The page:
How the video game industry is feeling the Big Tech sacking.

Job cuts in the tech industry have led to a lot of sad news lately. It’s a trend that the video game industry can hardly defend against.

In fact, there was once a website called, with a second timer for “days since the last mass layoff.”

The story goes: Executives argue before a big game’s release, work their employees to the bone, and once the fruits of their labor line the walls of GameStop, fire employees en masse.

That video game release website hasn’t been updated since 2021, but below is a rundown of some of the latest pink slips.

Microsoft announced this week that the company will cut 10,000 jobs across 343 industries by 2021. Halo Infinite, and Bethesda Game Studios, the creator of Advent Starfield.

league of legends Developer Riot Games, owned by China’s Tencent Holdings, has laid off dozens of people in its publishing, recruiting and e-sports departments.

Riot said it plans to hire for 150 positions and that the roles “just don’t make sense for us anymore.”

Game engine company Unity Software has announced that it is laying off 284 employees in less than a year.

And in December, Israeli game company Pletica Holding laid off more than 600 workers.

With those kinds of numbers, it’s no wonder there’s been one of the biggest union pushbacks in the gaming industry in the past year, as workers seek to save themselves from economic dislocation and get better pay.

It sounds difficult, but the reasons behind these decisions are different than they were ten years ago.

To be sure, workers, especially standby workers, will still suffer from job insecurity after the game’s release.

But gaming startups are no longer the biggest factor in employee job security.

The industry’s deeper integration with Big Tech – see Microsoft’s pending acquisition of Activision Blizzard – more reliance on advertising and new models for game development, where the narrative of the game’s work merges with the broader history of technology;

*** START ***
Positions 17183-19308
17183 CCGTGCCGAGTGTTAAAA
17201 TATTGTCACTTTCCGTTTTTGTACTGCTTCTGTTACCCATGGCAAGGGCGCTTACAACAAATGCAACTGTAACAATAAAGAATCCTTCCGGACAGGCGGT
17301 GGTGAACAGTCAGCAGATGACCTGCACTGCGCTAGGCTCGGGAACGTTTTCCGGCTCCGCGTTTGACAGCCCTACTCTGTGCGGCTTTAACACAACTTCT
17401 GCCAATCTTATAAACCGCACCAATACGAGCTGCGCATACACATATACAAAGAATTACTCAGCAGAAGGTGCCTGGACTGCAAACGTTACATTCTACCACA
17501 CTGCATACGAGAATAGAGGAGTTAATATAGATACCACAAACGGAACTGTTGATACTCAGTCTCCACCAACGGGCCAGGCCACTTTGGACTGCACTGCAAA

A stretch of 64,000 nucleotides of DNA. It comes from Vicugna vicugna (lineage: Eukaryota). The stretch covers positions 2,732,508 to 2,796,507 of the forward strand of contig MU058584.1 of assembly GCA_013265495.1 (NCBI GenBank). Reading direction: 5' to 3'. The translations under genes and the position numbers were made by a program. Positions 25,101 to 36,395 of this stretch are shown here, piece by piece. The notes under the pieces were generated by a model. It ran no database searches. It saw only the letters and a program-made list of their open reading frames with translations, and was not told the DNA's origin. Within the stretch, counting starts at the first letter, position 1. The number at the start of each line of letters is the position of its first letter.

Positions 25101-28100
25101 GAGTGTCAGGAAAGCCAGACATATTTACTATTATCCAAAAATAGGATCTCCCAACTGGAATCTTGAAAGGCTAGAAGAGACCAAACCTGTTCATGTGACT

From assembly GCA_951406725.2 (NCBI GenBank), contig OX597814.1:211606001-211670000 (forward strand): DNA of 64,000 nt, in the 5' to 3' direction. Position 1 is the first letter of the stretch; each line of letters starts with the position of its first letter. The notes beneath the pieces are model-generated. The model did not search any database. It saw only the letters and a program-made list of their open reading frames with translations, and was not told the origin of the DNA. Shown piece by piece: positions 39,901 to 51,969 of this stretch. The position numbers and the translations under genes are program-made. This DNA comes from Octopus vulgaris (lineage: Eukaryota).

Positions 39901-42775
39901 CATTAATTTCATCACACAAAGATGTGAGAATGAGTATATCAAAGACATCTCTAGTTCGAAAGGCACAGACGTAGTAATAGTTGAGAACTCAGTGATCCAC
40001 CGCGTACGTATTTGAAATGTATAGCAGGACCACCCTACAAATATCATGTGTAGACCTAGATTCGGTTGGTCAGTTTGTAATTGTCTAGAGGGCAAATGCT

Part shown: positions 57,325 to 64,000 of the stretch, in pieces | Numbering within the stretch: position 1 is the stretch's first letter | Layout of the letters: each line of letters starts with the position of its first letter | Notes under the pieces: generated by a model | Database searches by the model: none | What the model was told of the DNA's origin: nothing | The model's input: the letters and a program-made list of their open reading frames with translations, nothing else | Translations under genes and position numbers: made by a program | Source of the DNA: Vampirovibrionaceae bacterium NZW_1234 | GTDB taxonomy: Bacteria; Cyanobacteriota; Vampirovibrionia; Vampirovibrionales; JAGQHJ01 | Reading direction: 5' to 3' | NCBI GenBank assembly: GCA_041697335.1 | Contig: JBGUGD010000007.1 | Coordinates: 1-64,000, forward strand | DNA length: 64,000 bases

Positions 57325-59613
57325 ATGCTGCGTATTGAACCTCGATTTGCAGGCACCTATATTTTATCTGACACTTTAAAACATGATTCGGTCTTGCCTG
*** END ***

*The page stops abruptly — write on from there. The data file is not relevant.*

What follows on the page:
The tech industry has announced plans to shed more than 100,000 jobs in the past few months, as companies have been overwhelmed by the pandemic and are now facing a new economic reality.

Executives from Amazon, Microsoft and Google’s parent company Alphabet have all sent written emails to employees.

“I don’t think this is a game thing. I think it’s a technology thing,” says Wedbush Securities analyst Michael Pachter, who tracks the gaming industry.

There was a time when the gaming industry was considered infallible.

Games are not a recession-proof industry. Games really respond to markets

Lane Nooney, Assistant Professor of Media Industries, New York University

A high unemployment rate seems to correlate with more people having a free hand to hold a supervisor. Recent trends have exploded that idea.

“Games are not a recession-proof industry,” said Laine Noni, assistant professor of media industries at New York University.

“Games really respond to markets.”

Despite the recent bad news, things may look better this year.

After spending most of last year out of a Covid funk, with games delayed and spending down an estimated 4.3 percent, some analysts are banking on 2023 for a recovery.

After all, it’s got the most stacked game release lineup in years.

Updated: January 22, 2023, 4:00 am

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